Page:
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Standardized Bus Design Urged

8th May 1942, Page 23
8th May 1942
Page 23
Page 23, 8th May 1942 — Standardized Bus Design Urged
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CONSTRUCTION of larger busn, standardization of design to reduce vehicle cost and facilitate maintenance, establishment of universal penny fares on municipal services, and continuation of war-time staggering of working hours, were ideas discussed when the question of how to improve passenger road transport after the war was considered by the Yorkshire Transport

Society, at its April meeting. The nationalization issue was also raised.

A paper contributed by Mr. Ernest Couzens, an inspector in the Bradford Passenger Transport Department, was the basis of discussion. Advocating a relaxation of Ministry of War Transport regulations so as to permit the building of -larger buses, he suggested that much discomfort to passengers could arise from present limits when vehicles were full. Why should vehicle manufacturers be tied to those limits, he asked, when a little more elasticity in the regulations would give the 'passenger more comfort, give the cOnductor more room in which to work; and alleviate traffic congestion to some extent by reason of the fact that, as more passengers could be carried per vehicle, a reduction of frequencies could be arranged.

Furthermore, if longer buses were permitted, manufacturers might design a bus with an entry and an exit, with a consequent reduction in loading and unloading time, which would be par-ticularly useful during peak hours. If lack of road space was the reason for

the present limits to vehicle size, then the roads should be improved. The roads problem should be one of the first post-war considerations, and there should be transport representation on any road construction boards set up.

A factor in favour of standardization of bus design in Britain, said Mr. Couzens, was that in this country the contours and climatic conditions did not necessitate the variety of types which was called for in, say, America, where torrid heat, extreme cold and wide extremes had to be faced. Advantages promised by standardizing design were the cheapening of vehicles by mass production, extension of complete overhaul periods through the interchangeability of parts, ease in obtaining renewals, and a reduction in the number of spares kept in stock. Remarking ttat all cities should aim at having a central terminus for all passenger road services, Mr. Couzens suggested that it was quite possible that, in the future, our big towns would have large bus stations on which there would be flat roofs for the operation of connecting air services, passen gers being transferred from bus to air liner by means of escalators.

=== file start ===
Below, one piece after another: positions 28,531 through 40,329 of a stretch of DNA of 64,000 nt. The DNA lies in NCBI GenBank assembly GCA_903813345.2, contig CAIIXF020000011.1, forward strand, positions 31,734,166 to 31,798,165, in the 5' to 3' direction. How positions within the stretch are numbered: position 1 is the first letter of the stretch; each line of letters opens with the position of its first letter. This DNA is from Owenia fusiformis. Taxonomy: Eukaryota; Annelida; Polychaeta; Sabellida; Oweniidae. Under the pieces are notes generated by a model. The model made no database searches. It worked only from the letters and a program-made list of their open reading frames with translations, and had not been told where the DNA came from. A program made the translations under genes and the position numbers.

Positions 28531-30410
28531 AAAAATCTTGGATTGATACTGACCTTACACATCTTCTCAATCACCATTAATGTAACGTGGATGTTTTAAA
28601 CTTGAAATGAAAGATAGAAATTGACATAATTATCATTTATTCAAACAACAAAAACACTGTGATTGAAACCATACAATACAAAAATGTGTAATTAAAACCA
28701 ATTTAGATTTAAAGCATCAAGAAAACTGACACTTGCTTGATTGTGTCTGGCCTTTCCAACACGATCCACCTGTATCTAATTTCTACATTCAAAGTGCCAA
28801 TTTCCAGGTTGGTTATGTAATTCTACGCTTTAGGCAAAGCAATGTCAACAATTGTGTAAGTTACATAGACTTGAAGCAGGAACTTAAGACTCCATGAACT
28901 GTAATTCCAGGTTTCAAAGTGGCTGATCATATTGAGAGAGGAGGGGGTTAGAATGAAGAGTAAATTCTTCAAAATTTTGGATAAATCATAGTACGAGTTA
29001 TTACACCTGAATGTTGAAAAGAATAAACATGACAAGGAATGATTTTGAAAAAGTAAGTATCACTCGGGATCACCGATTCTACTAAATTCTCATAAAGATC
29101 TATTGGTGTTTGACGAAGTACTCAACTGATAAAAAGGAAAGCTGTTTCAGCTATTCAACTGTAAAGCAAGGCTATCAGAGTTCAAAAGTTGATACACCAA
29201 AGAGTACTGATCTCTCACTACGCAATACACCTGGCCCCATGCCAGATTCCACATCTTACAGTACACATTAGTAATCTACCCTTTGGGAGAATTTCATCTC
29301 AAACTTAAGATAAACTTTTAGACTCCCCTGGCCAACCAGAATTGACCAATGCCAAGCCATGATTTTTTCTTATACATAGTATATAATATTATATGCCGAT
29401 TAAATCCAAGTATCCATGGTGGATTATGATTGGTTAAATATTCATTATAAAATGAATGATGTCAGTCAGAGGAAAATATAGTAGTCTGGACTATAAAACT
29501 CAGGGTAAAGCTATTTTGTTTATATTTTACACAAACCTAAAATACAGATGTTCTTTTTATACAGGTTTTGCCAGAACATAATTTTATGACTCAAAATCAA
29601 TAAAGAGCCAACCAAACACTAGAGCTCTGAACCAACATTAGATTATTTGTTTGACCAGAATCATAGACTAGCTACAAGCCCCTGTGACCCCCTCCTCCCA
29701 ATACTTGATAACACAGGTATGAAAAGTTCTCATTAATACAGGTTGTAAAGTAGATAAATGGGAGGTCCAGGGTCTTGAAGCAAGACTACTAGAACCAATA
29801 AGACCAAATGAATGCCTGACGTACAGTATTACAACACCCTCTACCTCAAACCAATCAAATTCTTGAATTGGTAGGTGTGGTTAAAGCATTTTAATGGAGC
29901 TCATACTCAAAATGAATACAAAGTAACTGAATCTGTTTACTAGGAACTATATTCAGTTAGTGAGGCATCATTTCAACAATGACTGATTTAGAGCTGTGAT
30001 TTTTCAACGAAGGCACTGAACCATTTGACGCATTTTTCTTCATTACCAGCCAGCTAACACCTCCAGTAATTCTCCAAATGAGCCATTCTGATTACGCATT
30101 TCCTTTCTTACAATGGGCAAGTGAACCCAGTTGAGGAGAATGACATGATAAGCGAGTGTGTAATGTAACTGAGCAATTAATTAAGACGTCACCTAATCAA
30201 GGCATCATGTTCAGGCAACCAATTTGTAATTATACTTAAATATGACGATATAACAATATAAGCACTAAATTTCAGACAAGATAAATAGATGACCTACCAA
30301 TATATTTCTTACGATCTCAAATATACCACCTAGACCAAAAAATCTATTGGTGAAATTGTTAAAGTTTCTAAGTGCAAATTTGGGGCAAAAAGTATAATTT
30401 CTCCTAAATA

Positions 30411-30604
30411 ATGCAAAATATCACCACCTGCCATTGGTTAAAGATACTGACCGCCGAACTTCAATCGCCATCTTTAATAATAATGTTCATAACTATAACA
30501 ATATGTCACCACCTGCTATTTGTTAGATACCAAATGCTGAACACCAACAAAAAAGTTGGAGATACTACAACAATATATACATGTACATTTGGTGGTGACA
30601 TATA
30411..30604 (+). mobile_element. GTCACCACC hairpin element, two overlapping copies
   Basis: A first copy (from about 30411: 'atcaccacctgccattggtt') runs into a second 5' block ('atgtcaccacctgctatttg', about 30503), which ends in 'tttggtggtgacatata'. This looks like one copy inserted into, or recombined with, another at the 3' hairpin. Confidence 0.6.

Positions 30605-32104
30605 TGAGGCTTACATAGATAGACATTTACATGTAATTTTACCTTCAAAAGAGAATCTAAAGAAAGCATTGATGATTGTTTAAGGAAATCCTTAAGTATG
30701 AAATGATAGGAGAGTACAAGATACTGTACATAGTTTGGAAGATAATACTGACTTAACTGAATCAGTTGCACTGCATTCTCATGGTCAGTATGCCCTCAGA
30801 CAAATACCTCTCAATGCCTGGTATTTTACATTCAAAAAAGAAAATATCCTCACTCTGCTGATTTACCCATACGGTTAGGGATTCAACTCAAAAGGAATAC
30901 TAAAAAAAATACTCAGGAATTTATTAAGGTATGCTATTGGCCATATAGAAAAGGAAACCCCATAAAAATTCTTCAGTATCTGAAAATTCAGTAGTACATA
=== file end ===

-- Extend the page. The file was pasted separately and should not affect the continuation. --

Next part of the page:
As to present-day legislation concerning road transport, he said that much of this was introduced in the Road Traffic Act of 1930 and, in view of the tremendous subsequent advance in transport, it would appear to be retarding progress. If that were so, it might be advisable to place a fixed period on some legislative measures, say five yearS, and so give scope for future development.

Mr. E. Hayhirst and Mr. G. Jackson suggested nationalization as a means for eliminating redundancy and increasing efficiency in road and rail transport services, but Mr. Couzens took the view that co-ordination without nationalization was preferable.

Mr. R. E. Cox, M.Sc., also argued that there was no need for nationalization. He suggested that whilst some readjustments might be necessary after the war, road and rail transport were, on the whole, well organized to function in their respective spheres, which • were becoming more sharply defined.

A suggestion which, assuming it to be actuarily sound, would greatly simplify municipal passenger-transport operation on the traffic side, was the introduction of a universal penny fare, with a charge, on the rates—estimated at about 30s, per ratepayer per annum —to Meet the balance of operating costs.

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